So you see the issue here? If I have even an iota of income, then I'm expected to have health insurance. And even if I don't have any source of money, it's pretty damn difficult to get assistance from the state. Back when I was on intravenous chemotherapy for my bone marrow fiasco (this is already too long of an article, so I'll just save that for another day), I felt like I was being treated like a criminal by the state because I needed help paying for the roughly $4,000 in medication PER MONTH because I was a single adult male with no children.

Dammit! If only I'd knocked up a couple of girls along the way!


Come on boy! Dig! You can do it!
Daddy needs a new bottle of Xanax! 


I am trying to educate myself on health care costs and insurance and all that fun stuff. But the bottom line is that I can't afford to live, so I am literally reliant upon social programs to keep me alive. And I also feel as though I'm being forced to stay on the bottom rungs of the ladder of life; as soon as I bring in any amount of income, the programs that currently provide me with anti-depressants (and other live-retaining drugs) will become unavailable to me.

Those programs, by the way, only provide medication for me. If I want psychological help, I have to either pay for it out of my own pocket, go get a girl pregnant, or literally become a woman myself. (By the way, that costs a lot of money, too.)


No, there's no need to check.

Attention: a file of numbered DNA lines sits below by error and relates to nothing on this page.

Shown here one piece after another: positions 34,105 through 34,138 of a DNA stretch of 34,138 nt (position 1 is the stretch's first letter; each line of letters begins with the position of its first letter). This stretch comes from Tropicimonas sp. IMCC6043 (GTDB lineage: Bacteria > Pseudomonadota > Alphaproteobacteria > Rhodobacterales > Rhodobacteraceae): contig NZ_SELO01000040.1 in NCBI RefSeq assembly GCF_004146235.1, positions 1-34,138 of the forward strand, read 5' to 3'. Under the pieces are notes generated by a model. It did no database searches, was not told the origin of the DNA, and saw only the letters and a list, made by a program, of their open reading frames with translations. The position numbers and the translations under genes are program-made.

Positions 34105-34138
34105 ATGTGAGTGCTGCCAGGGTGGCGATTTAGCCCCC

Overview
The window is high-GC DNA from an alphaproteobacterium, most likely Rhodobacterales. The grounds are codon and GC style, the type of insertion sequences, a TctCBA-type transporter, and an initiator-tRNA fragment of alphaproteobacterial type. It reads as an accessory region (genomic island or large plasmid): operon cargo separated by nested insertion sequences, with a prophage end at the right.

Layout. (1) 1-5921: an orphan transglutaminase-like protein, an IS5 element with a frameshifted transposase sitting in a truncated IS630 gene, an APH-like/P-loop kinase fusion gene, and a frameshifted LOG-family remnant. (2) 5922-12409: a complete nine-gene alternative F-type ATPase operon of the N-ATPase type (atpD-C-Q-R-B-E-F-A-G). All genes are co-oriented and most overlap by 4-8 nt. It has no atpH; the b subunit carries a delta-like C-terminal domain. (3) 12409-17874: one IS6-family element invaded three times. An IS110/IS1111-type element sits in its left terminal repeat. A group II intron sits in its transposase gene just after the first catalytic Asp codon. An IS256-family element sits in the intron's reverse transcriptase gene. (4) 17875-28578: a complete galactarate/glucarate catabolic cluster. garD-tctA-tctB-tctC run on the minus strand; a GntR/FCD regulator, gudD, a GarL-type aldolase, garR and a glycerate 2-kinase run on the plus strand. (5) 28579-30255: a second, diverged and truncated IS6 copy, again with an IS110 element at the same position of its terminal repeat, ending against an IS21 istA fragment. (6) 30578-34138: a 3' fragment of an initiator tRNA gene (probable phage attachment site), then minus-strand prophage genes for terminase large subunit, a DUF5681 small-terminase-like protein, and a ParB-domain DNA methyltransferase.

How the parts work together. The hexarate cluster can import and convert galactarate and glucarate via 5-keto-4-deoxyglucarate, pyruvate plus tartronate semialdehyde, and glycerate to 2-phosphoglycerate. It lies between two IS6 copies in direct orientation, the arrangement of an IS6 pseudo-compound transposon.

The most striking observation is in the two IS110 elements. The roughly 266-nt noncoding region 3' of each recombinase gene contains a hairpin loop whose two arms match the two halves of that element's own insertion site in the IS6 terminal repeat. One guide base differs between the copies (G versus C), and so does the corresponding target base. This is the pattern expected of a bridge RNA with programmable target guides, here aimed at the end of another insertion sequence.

Just trust me. I'm a woman. 


Today, as many of you know, I am not constrained by the teachings of the LDS church. I think that in itself has lifted a huge burdon off my shoulders. Do I believe in many of the things taught by the Mormon faith? Yes. But do I believe that a God who would create a person to love another person who may be of the same gender would also punish that love and make that person a sinner? No. I don't believe that for one moment. The mere act of accepting that the teachings of man in the name of God could possibly be flawed has helped me deal with my depression in many, many ways.

But, that still doesn't change the clinical aspect of my depression. And I'm just one story. And according to CNN, about 10 percent of our nation is in the same boat as me. I wonder how many of those people have little or no access to health care?

So what do you think? What's the solution? Is there a solution? Or is it possible that limited access to health care is just nature's way of weeding out the least fit among us? If that's the case, then I'm just one scholarship away from dropping off Darwin's chart of "shit I care about."


Nope. There's nothing in
there that I care about. NEXT!